7 Tips to Provide the Best Social Customer Service

By | May 24, 2013

Your social media profiles require attention. Attention beyond your marketing team posting links, updates, videos and so on. Social media is all about engagement and interaction. But sometimes that interaction isn’t all light and goodness. You may have disgruntled customers post negative comments. You may have confused prospects post misleading statements. So you need to have your customer service team at the ready to handle issues as they crop up. Here are 7 ways your business can provide the best social customer service possible:

  1. Have a strategy. And make sure everyone on the team knows what that strategy is. There should be specific reasons for why you do things and how you do them. Having a strategy will also help you implement procedures later, as your social customer service actions need to evolve.
  2. Have your procedures in writing. It’s easier for things to fall between the cracks if you don’t have set, written policies and procedures for your team to follow.
  3. Be timely. Social media is very fast paced and you need to keep up with that or you will seriously miss the mark. You need to have eyes on your social media platforms daily (better yet – hourly) in order to see what’s being posted or commented on so that you can respond as soon as possible.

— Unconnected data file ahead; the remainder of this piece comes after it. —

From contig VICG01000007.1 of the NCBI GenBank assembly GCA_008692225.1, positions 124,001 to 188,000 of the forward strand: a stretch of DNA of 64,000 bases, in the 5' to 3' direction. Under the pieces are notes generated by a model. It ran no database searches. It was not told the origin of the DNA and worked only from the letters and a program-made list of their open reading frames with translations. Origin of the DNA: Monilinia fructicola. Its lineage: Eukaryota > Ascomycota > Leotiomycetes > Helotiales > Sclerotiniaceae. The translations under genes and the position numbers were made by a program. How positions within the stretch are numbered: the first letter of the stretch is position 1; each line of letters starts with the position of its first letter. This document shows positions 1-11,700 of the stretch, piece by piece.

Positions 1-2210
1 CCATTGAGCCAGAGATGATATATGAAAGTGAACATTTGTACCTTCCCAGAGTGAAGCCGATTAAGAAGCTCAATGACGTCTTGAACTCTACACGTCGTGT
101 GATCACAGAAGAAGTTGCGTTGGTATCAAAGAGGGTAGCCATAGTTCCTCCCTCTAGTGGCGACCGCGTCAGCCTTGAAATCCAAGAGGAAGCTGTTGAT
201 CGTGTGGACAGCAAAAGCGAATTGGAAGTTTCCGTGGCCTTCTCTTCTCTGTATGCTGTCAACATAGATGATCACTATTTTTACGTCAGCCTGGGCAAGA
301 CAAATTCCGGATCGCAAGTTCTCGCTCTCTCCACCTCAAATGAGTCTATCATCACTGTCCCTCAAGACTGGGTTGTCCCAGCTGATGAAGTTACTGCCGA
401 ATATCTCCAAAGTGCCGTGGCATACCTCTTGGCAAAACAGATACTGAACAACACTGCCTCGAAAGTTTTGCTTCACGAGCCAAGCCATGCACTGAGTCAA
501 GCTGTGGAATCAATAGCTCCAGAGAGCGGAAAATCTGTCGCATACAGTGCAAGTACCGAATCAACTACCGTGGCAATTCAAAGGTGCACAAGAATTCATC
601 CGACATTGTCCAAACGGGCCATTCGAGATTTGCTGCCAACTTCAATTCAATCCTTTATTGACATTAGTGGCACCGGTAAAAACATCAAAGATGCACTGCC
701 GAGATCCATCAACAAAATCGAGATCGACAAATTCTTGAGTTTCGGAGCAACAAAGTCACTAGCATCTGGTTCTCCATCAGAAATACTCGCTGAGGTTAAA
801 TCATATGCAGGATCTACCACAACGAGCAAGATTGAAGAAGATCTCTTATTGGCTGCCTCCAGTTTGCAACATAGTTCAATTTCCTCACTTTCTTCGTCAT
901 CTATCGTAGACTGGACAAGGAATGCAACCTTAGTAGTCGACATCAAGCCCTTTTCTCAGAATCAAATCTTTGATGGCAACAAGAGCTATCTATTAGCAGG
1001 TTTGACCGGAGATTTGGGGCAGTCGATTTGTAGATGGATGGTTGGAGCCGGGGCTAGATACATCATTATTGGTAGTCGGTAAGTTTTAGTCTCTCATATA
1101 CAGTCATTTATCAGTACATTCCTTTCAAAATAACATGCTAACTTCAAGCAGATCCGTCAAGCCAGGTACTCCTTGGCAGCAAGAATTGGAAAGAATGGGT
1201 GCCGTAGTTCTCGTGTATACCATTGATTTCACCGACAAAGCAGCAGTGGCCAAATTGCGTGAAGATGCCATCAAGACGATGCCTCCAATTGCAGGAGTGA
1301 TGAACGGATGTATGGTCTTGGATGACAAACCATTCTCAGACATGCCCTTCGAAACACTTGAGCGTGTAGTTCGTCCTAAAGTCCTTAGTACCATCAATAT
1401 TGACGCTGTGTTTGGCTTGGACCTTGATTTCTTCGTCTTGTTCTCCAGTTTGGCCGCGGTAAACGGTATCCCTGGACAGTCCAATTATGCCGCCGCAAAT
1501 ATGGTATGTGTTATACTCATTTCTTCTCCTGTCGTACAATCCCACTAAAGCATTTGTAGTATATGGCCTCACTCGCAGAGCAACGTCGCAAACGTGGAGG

4. Be openly responsive. If someone posts something on your social media profile page, then address it there. You can always take it somewhere private (direct messaging, email, phone, etc.) as well, but you want to show that you are on top of things, not only to the person who posted, but to others viewing your social media profile. If you take it private without addressing things openly first, then you appear to be unresponsive to the rest of your audience.
  5. Empower your customer service team to respond without having to hold hands with management every step of the way. This is easy with the proper training and having policies and procedures in place. Your customer service team should be trained using hypothetical situations and past issues. An emphasis should be placed on how response time is crucial.
  6. Don’t always engage. Every so often a “troll” may come along just to stir things up. Your customer service team shouldn’t be sucked into the crazy. You can either ignore a troll, or just have a set answer that your customer service team uses. In either case, you don’t want to feed the beast and continue some sort of silly “argument” with someone who is just there to cause trouble.
  7. Don’t be overly apologetic. Is the customer always right? Well, sort of. Yes, you want to make things right with your customers, but you don’t want to come across as a wussy business that can’t defend its own. Your customer service team should take a stand for business policy, procedure and philosophy…they can be solution oriented, offer assistance and appropriate apologies regarding the situation, while making it clear that the business is a straight-shooter.

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